NHS news is dominated by the British Medical Association (BMA) representing doctors calling for the Bill to destroy the NHS to be abandoned entirely. Unite health worker members believe that the NHS is going to be privatised for the benefit of private companies. Nick Clegg and Labour’s John Healey are to make speeches on the NHS today,
- Conservative election poster 2010
A few recent news articles concerning the UK’s Conservative and Liberal-Democrat coalition government – the ConDem’s – brutal attack on the National Health Service.
Nearly 90 per cent of Unite health sector members have ‘no confidence’ in the coalition’s handling of the NHS ‘reforms’, a new survey has revealed.
The massive vote of ‘no confidence’ from Unite – which has 100,000 members in the health service – comes as the coalition’s ‘listening exercise’ on the Health and Social Care Bill draws to a close.
The snapshot survey of specified professional groups represented by Unite also revealed that two-thirds said that they had seen the treatment and care of patients/service users reduced or rationed in the last six months.
Unite Head of Health, Rachael Maskell said: ‘Those working in the NHS have no confidence that the universal service that they have dedicated their working lives to is safe in Tory hands – they fear that it is going to be privatised and broken up for the benefit of profiteering private healthcare companies. No matter how it is dressed up.’
Nick Clegg will seek to maximise the Liberal Democrats’ influence over the imminent changes to the government’s NHS plans with a major speech on Thursday setting out his party’s demands.
The deputy prime minister will outline the substantial revisions he expects to see made to the health and social care bill to ensure that his MPs feel able to support it when it returns to parliament.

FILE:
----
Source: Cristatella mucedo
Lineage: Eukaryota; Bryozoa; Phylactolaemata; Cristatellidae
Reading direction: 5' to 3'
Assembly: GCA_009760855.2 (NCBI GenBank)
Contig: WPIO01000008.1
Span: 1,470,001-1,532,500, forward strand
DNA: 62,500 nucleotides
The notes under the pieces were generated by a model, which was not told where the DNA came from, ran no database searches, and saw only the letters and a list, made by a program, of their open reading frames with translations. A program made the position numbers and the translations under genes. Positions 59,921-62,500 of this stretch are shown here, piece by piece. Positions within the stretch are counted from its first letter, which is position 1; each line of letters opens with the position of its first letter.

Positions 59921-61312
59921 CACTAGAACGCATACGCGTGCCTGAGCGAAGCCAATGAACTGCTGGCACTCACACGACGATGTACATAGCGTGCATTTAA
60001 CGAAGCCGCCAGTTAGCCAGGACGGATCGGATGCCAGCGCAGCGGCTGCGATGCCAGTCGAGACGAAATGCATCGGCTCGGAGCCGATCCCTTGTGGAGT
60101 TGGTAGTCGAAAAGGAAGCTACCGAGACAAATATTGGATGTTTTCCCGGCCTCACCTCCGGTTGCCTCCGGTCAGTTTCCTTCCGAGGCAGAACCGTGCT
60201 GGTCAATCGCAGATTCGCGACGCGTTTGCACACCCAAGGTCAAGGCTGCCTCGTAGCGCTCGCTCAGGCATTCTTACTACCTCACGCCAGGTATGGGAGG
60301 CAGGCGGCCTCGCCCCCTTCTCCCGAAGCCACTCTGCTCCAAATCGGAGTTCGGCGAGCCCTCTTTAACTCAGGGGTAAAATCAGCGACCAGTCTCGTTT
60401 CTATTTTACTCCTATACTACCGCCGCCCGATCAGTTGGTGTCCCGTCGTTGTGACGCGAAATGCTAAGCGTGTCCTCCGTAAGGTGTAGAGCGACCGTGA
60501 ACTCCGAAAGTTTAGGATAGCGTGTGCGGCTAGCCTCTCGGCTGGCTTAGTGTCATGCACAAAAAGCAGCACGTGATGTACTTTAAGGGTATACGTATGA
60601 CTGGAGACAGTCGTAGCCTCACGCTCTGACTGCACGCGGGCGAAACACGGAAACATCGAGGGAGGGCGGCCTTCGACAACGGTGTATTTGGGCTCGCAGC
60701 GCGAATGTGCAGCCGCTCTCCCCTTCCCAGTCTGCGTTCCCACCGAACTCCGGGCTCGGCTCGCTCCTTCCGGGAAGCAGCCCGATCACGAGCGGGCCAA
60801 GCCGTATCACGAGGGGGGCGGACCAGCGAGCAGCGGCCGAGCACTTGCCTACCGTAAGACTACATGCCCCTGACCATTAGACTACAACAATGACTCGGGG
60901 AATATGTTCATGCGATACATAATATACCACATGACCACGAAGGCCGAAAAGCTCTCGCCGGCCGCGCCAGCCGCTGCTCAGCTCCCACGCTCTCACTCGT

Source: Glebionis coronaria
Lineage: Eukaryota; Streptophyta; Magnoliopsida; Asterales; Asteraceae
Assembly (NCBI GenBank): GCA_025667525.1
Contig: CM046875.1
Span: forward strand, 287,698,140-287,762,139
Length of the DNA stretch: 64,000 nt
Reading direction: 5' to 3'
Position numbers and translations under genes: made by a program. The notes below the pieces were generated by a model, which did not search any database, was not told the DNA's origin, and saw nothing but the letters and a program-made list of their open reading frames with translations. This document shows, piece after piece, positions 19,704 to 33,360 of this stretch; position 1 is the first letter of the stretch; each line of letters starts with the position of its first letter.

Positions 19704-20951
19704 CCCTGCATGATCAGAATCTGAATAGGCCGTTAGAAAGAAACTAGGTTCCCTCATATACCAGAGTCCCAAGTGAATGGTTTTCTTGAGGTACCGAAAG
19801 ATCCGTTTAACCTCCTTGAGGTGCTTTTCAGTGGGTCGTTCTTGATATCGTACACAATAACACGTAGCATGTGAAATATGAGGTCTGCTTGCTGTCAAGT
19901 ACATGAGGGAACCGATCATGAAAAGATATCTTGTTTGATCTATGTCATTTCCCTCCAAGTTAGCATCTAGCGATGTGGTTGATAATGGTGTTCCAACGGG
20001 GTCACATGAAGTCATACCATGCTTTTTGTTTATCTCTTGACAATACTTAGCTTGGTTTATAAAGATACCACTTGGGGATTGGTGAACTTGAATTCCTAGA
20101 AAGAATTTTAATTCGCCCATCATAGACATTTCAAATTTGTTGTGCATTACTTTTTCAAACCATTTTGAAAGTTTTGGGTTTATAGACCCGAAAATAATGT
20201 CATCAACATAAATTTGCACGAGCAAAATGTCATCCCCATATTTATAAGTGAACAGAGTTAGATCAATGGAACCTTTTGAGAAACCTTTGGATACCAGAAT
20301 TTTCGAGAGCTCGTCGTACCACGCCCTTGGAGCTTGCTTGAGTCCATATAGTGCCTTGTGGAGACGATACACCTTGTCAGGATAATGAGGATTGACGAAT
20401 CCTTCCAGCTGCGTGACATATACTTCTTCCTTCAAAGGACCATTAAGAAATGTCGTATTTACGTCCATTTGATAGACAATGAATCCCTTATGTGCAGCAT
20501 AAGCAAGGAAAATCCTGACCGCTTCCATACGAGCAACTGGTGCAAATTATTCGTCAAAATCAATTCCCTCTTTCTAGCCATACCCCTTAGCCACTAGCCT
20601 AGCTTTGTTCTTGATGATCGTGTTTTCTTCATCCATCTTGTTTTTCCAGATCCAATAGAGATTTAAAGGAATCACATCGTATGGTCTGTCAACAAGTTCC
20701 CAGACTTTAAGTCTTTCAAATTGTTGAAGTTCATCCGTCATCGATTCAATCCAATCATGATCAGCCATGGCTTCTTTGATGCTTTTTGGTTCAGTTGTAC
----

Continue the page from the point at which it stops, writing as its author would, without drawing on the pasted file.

He will also make clear why the NHS needs reform. Party sources say it will echo a keynote speech last week by David Cameron and endorse the prime minister’s view that, although some of health secretary Andrew Lansley’s proposals will be rethought, the service in England will still be expected to embrace far-reaching changes so it can cope with growing financial and clinical pressures.
John Healey, shadow health secretary, will accuse Cameron of refusing to amend the bill enough to ensure that it does not harm healthcare. “David Cameron is a PR man looking for a PR answer.
In its response to the government’s listening exercise, the BMA said it is vital for the future of the NHS that the Bill is withdrawn, or ‘changed significantly’.
The BMA demanded a number of changes to the proposals, including putting an ‘explicit duty’ on commissioning consortia to involve doctors in secondary care, public health and academia.
It said: ‘The existing duty in the Bill on commissioning consortia to “obtain appropriate advice” is insufficient to ensure that the best clinical practice is enshrined in commissioning.
‘Clear guidance should be developed on models for how this can be achieved in practice, such as by developing clinical networks alongside the strategic and decision-making functions of commissioners.’
The BMA also called for economic regulator Monitor’s primary role to be amended to protecting and promoting high quality, integrated healthcare services, not promoting competition.
The government’s health plans for the NHS in England need changing so much that the entire bill may need to be withdrawn, doctors say.
The British Medical Association called for a series of changes as part of its submission to the listening exercise.
In particular, the union has demanded the duty on the regulator to promote competition be dropped, something other critics have called for.